The hearing urges somewhat dramatically that this shift in warfare is taking place now, and not in some vague future. That is true enough, not just in Ukraine but in other theatres like Nagorno Karabakh where drones, loitering munitions and other autonomous weapons came into play, and in attacks by ‘non-State actors’ into Saudi Arabia. In the hands of a fully competent state actor, the potential is enormous. Even while advocating the need to quickly deploy and exploit these new technologies, the hearing also advocates a number of other moves designed for the Indo-Pacific, which includes rapid increase in long range missiles of all types, increased procurement of long-range weapons to strike Chinese ships; the politically risky pre-positioning of munitions in Taiwan and joint exercises, but also notably, the positioning of Deployable Air Base Systems; a key air force concept, aimed at spreading out its wings across the Pacific into diverse air fields, together with maintenance, runway repair, munitions handling, and air traffic control equipment. So far, those plans have fallen short. Expeditionary air bases reduced from 93 air during World War II, to 33 permanent overseas air bases, a 65% reduction. In the race for dollars, the air force is not liking that much. And last, is the rather practical suggestion that as the US modernises its capabilities in software, command and control, it should take allies and partners along, rather than have them hobbling alongside during joint operations.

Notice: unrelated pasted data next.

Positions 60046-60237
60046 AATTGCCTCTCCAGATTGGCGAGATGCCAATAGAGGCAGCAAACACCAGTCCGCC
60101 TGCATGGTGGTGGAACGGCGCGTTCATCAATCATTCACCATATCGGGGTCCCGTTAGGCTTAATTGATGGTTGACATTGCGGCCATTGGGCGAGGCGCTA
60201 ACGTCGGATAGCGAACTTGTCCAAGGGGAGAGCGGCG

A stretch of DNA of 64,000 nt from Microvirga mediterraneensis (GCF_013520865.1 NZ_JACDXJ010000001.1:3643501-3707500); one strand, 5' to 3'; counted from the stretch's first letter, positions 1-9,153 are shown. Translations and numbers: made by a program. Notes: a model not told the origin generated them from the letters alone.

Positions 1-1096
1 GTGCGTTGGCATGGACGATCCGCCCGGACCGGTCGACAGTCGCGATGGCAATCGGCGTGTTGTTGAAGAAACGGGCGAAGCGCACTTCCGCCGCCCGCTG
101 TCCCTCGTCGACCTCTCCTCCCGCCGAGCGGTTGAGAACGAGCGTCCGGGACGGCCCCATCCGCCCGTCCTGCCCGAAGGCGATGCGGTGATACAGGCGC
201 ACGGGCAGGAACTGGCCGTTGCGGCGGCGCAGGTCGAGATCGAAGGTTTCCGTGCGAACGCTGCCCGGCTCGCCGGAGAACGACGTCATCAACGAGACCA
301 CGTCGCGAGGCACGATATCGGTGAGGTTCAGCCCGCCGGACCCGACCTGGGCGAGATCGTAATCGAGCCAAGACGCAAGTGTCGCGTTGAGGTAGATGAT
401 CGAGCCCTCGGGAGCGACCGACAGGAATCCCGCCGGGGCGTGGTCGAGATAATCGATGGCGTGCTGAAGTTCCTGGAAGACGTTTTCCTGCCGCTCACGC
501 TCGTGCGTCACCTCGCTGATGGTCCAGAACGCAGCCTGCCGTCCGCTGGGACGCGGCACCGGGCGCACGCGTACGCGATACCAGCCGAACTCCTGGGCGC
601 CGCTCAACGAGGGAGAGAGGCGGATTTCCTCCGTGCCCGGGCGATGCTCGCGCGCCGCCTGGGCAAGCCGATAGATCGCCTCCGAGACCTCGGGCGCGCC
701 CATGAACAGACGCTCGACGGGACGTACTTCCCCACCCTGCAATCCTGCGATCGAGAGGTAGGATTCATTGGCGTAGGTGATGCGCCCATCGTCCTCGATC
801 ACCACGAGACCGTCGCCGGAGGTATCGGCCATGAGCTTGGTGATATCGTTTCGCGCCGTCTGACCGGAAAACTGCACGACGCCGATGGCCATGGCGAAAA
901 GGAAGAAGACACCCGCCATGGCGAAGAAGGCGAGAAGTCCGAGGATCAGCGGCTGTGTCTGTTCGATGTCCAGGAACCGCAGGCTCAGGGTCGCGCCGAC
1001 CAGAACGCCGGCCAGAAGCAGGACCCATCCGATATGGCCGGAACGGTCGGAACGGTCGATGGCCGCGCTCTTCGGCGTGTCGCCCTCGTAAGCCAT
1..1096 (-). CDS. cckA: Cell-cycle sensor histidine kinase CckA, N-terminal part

All of this matters to us in two ways. One, in looking ourselves for ways to not just repel a Chinese offensive without breaking the bank; but also deter an invasion altogether. Unlike the US, this could occur very quickly and within just a few kilometres, and could well be of a longish duration. That means the ability to ramp up production quickly. A satisfyingly large defence procurement of 84,823 crores has been cleared by the Defence Acquisition Council, much of this allotted towards ‘make in India’ of conventional weapons. That’s all to the good, but production is going to take a while, especially in booting it up. Meanwhile, it is vital to look urgently for those capabilities that will blind the Chinese, and provide long range attack. That’s not just drones. Recent tests of missiles like the Pralay, shows real capability. Now’s it’s time to pull that up in terms of numbers. In other words, conventional weapons are needed, but the actual clout may come from elsewhere. Second, as major US delegations arrive in Delhi, and the US Congress condemns Chinese actions in Arunachal, it may be time to see all this as a whole, and decide whether are in truth a ‘partner’ who will ‘jointly operate’ with the US. They are certainly likely to want those elusive air bases, even if on a non-permanent basis. The question is whether India want to prepare itself, in its own way, for a war that will be entirely unlike anything the US will fight, or use Washington’s present China preoccupation, to its own benefit to get the best out of what is after all, a single though slightly weakened super power. In the meantime, use the new technologies and fund them with everything you’ve got. As the new wars show, this is all about thinking differently.

The article has been authored by Tara Kartha, former director, National Security Council Secretariat.